Military.com's Hope Hedge Seck reported December 27 that Qari Fida Mohammad had finally been taken out after planning improvised explosive device and suicide attacks in Afghanistan for more than a decade.
"Through the work of the intelligence sections as well as the operations in here," US Marine Corps Capt. Brian Hubert explained to Military.com, "we were able to conduct a strike on [Mohammad] a few days ago."
"We're very familiar with the battlespace now," Hubert said, which makes sense given the US military's 16-year presence in Afghanistan. Mohammad was evidently first noticed by a US surveillance drone in a vehicle with some deputies and a cousin. "When he was well-positioned as a target, the Marines called in two [US] Air Force F-16 Fighting Falcons to execute the strike," the captain said.
However, another report suggests Mohammad may have died much earlier. According to Khaama Press, the largest news agency in Afghanistan, which cited Afghanistan's Ministry of Defense, Mohammad was apparently killed during an Afghan Air Force strike in Helmand province way back in May 2016.
"We're still not really fully aware of the exact ramifications of taking him out," USMC Col. Matthew Reid told Military.com in late December, discussing Mohammad's most recent apparent death, but claimed it was "a pretty big takedown."
Mohammad "was behind a lot of attacks against Marines back in the day — really high-profile attacks," Reid said.
"I know we want to bring in governance, and I know we want institutional fixes. But right now, this is a fight. And as Marines, when we're fighting, we're going to kill the enemy, and we're going to kill as many as we can," Reid said.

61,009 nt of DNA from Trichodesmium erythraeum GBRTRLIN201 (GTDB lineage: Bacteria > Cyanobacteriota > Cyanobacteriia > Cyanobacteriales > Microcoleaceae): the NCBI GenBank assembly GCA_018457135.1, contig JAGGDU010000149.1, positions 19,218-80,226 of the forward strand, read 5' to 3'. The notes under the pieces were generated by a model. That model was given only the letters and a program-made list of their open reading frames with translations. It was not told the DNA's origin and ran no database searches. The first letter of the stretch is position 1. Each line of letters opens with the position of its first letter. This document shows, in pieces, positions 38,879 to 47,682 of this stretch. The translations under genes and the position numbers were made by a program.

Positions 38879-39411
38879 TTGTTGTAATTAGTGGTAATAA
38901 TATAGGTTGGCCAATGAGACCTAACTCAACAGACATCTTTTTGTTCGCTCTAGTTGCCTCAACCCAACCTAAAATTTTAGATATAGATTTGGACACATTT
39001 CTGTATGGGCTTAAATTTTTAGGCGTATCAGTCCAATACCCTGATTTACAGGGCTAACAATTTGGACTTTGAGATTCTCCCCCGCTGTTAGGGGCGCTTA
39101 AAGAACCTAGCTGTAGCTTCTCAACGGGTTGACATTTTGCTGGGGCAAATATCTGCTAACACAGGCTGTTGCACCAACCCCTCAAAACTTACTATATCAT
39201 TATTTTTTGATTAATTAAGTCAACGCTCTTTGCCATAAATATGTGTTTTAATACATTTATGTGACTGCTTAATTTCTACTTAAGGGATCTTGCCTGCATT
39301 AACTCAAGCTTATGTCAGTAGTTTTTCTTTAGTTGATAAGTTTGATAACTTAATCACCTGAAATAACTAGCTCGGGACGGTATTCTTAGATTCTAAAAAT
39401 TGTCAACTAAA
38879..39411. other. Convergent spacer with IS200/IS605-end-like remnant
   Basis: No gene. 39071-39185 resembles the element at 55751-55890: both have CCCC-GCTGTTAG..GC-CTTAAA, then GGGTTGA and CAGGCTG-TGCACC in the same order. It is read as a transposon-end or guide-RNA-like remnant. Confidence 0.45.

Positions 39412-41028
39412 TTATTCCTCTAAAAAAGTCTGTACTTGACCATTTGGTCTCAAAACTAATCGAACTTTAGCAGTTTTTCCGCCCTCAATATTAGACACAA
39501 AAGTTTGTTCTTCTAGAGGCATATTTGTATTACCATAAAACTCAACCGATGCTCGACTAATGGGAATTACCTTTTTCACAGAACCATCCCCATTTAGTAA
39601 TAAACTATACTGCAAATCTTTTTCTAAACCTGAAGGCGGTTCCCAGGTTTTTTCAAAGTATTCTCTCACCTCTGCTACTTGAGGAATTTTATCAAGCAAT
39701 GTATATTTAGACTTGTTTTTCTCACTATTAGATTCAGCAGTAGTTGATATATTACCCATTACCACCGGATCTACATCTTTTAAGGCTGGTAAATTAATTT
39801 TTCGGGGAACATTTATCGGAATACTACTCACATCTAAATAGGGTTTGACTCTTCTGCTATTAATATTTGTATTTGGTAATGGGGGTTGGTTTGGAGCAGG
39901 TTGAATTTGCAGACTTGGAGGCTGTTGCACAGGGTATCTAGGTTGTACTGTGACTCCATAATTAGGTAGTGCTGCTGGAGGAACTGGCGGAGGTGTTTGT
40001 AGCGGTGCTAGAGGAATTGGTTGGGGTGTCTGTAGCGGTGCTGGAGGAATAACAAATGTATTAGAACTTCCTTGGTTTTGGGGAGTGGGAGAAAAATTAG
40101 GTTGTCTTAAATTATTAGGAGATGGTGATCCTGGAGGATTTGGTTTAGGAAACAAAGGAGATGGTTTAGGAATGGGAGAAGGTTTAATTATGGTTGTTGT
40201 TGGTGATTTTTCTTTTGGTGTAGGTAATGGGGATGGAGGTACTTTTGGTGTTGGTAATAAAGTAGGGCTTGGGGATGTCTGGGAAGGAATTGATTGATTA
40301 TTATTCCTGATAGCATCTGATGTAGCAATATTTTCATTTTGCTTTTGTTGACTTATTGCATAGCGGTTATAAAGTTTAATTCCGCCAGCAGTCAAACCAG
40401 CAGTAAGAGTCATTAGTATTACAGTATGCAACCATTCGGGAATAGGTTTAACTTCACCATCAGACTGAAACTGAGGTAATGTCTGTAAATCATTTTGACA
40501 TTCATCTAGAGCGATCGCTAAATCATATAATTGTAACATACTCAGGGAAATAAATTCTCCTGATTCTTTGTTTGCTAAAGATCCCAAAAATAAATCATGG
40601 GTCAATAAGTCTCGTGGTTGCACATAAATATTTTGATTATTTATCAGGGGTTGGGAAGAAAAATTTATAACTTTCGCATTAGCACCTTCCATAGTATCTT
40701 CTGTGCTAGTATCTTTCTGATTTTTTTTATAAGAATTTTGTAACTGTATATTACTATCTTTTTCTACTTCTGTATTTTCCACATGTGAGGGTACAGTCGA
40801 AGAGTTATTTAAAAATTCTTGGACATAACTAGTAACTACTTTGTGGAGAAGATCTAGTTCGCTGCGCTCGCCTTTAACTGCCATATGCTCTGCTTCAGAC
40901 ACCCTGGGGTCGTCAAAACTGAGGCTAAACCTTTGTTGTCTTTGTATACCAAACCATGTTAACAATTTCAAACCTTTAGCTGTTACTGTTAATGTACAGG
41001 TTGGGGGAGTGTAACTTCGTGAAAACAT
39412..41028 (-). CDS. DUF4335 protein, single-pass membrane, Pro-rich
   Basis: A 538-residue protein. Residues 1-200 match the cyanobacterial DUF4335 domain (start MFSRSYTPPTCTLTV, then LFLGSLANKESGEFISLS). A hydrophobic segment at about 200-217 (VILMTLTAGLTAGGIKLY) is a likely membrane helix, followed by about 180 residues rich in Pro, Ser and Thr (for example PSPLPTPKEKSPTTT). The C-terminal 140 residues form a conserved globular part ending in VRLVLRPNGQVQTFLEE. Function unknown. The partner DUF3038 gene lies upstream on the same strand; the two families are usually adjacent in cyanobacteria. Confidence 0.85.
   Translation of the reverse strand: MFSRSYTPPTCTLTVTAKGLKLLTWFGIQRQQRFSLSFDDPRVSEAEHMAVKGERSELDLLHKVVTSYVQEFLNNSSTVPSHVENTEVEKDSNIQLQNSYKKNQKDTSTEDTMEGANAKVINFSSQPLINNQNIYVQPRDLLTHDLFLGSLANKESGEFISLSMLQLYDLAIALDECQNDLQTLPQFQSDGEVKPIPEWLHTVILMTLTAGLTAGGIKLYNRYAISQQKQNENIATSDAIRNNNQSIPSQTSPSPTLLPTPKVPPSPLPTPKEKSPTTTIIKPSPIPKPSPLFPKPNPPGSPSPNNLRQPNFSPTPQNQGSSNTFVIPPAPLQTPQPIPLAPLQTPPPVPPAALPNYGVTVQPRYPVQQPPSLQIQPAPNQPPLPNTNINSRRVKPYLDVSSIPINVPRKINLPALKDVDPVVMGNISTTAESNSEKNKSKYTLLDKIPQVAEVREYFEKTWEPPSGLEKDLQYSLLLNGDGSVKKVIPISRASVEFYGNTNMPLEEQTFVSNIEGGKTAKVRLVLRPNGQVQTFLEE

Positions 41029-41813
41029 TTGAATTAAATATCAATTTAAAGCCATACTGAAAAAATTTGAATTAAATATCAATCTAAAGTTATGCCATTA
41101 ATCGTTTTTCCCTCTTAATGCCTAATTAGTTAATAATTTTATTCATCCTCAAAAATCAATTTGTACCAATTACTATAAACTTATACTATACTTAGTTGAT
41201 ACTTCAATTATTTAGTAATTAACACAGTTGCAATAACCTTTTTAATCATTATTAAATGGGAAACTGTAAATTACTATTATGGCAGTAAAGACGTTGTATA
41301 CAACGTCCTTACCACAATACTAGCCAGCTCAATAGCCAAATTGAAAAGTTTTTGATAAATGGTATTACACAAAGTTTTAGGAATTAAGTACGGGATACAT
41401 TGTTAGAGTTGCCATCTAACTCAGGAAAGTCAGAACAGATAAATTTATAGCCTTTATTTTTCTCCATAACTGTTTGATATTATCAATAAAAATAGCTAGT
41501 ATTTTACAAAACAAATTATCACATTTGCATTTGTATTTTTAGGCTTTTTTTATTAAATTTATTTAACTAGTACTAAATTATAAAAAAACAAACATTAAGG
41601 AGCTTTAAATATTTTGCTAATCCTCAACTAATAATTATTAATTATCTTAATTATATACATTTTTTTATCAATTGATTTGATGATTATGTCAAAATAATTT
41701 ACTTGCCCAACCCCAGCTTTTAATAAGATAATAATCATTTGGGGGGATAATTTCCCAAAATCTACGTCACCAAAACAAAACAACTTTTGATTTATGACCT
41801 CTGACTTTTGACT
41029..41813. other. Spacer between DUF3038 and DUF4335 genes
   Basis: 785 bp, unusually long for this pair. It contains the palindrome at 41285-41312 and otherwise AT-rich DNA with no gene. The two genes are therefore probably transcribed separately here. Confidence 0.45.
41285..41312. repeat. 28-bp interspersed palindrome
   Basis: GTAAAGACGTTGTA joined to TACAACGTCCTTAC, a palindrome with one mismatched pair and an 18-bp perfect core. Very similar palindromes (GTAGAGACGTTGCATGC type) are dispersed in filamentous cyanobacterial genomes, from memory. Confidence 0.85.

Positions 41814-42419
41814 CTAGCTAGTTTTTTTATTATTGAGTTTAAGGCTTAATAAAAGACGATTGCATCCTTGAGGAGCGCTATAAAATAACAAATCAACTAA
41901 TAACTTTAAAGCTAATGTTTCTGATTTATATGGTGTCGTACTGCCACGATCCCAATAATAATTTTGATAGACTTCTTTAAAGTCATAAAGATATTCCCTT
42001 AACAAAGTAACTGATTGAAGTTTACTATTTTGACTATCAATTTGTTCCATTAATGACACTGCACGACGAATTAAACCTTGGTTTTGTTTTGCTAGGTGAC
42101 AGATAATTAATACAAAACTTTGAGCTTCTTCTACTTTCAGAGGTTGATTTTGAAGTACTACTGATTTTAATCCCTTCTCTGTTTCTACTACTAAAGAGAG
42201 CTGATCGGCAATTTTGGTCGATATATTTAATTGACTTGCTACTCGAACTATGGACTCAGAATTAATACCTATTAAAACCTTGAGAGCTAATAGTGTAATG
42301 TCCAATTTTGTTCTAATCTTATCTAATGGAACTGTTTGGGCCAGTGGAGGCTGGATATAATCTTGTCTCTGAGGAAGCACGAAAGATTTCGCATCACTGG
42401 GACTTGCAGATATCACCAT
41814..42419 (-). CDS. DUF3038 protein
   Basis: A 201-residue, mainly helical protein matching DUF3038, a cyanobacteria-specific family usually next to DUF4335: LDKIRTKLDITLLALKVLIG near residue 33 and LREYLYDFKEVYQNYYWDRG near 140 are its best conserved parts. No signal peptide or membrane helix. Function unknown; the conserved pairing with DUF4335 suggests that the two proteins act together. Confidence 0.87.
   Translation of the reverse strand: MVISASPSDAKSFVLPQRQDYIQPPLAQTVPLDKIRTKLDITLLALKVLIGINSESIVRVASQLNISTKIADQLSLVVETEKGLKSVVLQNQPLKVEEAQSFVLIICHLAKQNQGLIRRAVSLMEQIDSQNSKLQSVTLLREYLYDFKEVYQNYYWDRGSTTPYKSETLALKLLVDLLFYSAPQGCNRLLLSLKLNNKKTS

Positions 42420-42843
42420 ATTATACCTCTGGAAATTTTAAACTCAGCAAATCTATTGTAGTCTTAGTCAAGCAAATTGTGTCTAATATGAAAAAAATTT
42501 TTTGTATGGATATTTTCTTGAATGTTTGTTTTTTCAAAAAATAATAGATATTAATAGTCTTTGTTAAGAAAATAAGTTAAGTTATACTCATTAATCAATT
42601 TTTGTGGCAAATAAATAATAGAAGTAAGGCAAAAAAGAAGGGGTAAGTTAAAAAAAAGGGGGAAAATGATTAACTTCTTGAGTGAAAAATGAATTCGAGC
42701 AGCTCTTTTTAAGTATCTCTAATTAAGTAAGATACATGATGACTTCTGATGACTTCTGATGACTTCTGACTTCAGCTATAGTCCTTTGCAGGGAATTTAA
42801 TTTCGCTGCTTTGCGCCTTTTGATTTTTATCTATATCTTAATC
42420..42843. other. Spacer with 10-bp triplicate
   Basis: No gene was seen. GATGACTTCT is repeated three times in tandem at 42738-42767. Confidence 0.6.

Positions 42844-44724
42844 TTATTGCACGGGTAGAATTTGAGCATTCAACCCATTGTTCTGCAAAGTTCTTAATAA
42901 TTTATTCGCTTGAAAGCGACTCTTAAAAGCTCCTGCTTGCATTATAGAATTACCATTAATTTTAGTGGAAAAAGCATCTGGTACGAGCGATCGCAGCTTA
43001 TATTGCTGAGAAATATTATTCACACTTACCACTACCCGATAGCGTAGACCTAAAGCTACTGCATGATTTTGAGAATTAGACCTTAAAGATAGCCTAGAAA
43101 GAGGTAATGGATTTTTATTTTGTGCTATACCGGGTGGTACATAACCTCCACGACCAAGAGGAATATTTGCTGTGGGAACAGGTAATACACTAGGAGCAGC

Both strikes took place in the Marjah district of Helmand province, Afghanistan.
Yet another Khaama Press article dated December 22, 2017, reported that in fact it was just over the past three days that Mohammad had been killed.
"The provincial government media office in a statement said the prominent Taliban, Qari Fida Mohammad, was among several killed as fighter jets bombed the militants in Marjah district," Khamma Press reported, adding that "The statement further added that the airstrike was carried out at around noon time in the vicinity of Haji Baba roundabout."
The Taliban "is not showing signs of weakness," Max Abrahms, a counterterrorism expert at the Council on Foreign Relations, told Sputnik News in late October, adding that "the notion [the US is] going to turn the tide doesn't seem realistic."
Following diplomatic discussions between China, Pakistan and Afghanistan, "the Afghan government said that it will soon present a practical and engaging program of peace talks with the Taliban," Chinese Foreign Minister Wang Yi told reporters in Beijing December 26.
Earlier in December, US Air Force Brig Gen. Lance Bunch said the US and Afghan air campaigns against the Taliban had placed heavier emphasis on the Taliban's drug-running operation in Helmand, which serves as an "economic engine" for the Taliban network because of the substantial opioid production there.